Ahmed Zayat, the owner of American Pharoah, is set to fight a lawsuit as his horse takes aim at finishing the Triple Crown by winning the Belmont Stakes.
American Pharoah owner Ahmed Zayat took aim at a lawsuit filed against him just days before his star colt is scheduled to make a run for the Triple Crown in the Belmont Stakes — this one by the lawyer for the man who sued Zayat in 2014, claiming that Zayat is delinquent on paying a $ 1.6 million gambling debt.
Joe Bainton — the attorney who represents Howard Rubinsky, the plaintiff in the original lawsuit — filed a $ 10 million libel suit against Zayat in U.S. District Court in New Jersey Monday. Bainton, whose publicist sent a copy of the complaint to the media, argues in the court papers that Zayat defamed him when the American Pharoah owner blasted the Rubinsky suit in several news reports, including one in the Daily News.
Zayat’s lawyer, Joseph Vann, issued a statement on behalf of Zayat, defiantly denouncing the suit and vowing to fight back.
“We believe the lawsuit filed against our client today has no legal merit, we expect it will be thrown out by the court, and our client intends to file a malicious prosecution action after we prevail if warranted,” Vann said.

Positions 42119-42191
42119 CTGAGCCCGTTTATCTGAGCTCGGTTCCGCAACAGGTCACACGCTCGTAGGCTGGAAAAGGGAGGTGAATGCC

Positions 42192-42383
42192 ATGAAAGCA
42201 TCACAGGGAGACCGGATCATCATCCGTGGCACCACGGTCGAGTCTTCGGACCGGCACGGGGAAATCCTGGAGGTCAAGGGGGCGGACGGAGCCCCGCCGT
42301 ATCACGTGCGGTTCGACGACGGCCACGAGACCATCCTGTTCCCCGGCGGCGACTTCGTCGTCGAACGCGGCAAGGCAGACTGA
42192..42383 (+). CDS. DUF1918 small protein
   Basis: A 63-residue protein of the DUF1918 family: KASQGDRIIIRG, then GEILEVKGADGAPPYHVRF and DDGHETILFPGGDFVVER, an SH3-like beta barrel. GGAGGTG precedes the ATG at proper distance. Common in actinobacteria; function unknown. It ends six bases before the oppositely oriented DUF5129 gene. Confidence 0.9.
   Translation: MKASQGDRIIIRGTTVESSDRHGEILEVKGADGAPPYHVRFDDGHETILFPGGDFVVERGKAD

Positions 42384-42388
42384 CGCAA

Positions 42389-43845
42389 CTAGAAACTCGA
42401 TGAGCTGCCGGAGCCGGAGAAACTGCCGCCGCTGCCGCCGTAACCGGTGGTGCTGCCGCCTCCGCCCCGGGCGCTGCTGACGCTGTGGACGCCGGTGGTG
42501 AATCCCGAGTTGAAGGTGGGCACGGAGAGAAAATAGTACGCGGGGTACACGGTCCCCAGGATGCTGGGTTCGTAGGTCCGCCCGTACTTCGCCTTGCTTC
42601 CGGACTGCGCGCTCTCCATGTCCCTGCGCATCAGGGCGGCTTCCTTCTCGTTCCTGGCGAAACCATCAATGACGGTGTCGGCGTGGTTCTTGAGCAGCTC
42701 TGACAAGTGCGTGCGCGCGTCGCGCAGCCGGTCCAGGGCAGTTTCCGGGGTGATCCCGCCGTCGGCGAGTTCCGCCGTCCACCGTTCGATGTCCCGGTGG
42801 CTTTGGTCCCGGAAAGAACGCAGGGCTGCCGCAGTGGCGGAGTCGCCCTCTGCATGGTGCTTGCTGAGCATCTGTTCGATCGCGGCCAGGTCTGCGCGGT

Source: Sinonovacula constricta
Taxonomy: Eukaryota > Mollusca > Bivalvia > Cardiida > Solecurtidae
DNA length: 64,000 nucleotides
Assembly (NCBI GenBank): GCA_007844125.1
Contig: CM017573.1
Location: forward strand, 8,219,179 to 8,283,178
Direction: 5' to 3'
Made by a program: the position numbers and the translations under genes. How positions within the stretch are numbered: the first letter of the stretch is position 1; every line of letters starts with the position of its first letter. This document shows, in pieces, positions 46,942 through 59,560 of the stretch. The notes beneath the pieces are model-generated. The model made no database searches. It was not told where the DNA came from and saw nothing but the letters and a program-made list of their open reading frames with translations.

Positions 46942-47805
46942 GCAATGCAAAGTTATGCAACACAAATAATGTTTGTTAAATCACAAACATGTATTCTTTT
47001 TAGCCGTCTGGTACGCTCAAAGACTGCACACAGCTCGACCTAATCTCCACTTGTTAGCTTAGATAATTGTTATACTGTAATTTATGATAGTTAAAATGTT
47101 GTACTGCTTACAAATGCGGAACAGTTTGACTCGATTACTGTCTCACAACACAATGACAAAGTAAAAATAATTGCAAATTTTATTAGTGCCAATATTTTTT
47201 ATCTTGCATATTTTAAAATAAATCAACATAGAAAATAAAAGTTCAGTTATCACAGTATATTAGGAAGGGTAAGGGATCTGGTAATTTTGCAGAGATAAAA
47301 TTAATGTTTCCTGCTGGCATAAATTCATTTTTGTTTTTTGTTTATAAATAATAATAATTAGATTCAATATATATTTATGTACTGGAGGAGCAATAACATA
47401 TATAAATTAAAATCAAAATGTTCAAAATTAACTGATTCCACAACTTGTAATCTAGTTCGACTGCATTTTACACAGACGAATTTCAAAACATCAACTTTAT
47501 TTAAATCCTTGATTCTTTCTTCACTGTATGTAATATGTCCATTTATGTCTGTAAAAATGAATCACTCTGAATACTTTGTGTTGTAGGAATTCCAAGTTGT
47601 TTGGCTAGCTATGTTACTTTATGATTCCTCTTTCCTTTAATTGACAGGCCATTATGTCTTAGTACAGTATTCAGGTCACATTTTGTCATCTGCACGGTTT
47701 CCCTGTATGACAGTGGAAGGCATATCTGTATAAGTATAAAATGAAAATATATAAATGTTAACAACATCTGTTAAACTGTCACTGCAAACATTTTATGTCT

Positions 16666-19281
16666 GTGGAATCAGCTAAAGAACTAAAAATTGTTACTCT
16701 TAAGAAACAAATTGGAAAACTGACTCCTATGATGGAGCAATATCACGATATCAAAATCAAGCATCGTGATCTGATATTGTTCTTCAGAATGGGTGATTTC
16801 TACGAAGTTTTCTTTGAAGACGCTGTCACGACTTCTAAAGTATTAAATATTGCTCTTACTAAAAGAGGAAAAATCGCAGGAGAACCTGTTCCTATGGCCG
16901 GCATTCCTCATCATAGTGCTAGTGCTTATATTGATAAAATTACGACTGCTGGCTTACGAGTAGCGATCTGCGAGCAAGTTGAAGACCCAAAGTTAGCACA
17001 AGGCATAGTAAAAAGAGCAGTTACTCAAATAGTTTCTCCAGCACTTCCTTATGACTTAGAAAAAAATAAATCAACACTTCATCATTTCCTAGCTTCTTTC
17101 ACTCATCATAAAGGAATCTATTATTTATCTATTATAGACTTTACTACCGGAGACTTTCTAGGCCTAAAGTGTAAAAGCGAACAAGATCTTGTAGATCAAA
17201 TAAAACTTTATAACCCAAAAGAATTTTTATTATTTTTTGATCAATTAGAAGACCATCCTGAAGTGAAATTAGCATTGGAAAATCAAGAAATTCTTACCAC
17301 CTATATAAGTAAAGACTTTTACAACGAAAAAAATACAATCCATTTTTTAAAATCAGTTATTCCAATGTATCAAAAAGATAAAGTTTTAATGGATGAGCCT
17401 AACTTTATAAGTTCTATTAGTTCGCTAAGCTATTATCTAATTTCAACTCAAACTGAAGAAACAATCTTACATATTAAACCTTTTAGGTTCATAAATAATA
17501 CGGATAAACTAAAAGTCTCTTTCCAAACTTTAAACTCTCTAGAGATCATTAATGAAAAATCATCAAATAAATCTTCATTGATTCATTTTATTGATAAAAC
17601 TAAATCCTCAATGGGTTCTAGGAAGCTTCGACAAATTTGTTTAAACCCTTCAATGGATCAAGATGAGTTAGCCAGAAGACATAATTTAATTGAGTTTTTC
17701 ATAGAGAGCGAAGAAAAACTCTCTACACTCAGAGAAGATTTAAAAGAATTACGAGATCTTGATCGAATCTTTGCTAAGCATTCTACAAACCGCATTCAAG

Bainton claimed The News, the Daily Mail and the Observer.com repeated Zayat’s allegedly defamatory comments he says were aimed at him, although Zayat’s comments appeared to be made at Rubinsky, who pleaded guilty in 2008 to participating in an illegal bookmaking ring and is a convicted felon.
“I’ve been practicing law a long time and I don’t take very kindly to being called a criminal. I would suspect that other lawyers similarly situated feel pretty much the same way,” Bainton told The News Monday. “I said pretty much all there is to say in the complaint.”
Zayat has asked a federal judge in New Jersey to dismiss the Rubinsky suit, which was filed in March 2014 in the same U.S. District Court in New Jersey as the Bainton complaint, and federal judge William Martini is expected to rule on the matter in the near future. Rubinsky filed the breach-of-contract suit last year and claims that he arranged for Zayat to receive a line of credit at an offshore online casino in 2003 and that Zayat lost $ 2 million making sports bets.
Attorneys for Zayat have filed for summary judgment, and argue that Rubinsky has produced no proof of his claims and that the alleged breach of contract occurred so long ago and is outside any enforceable statute of limitations.
Zayat told The News last month that he never bet through an offshore, online casino. Zayat also told the Daily News that he has never bet on any other sport than horse racing.
American Pharoah, which won the first two legs of the Triple Crown, will attempt to make history Saturday at Belmont. The last Triple Crown winner was Affirmed in 1978.
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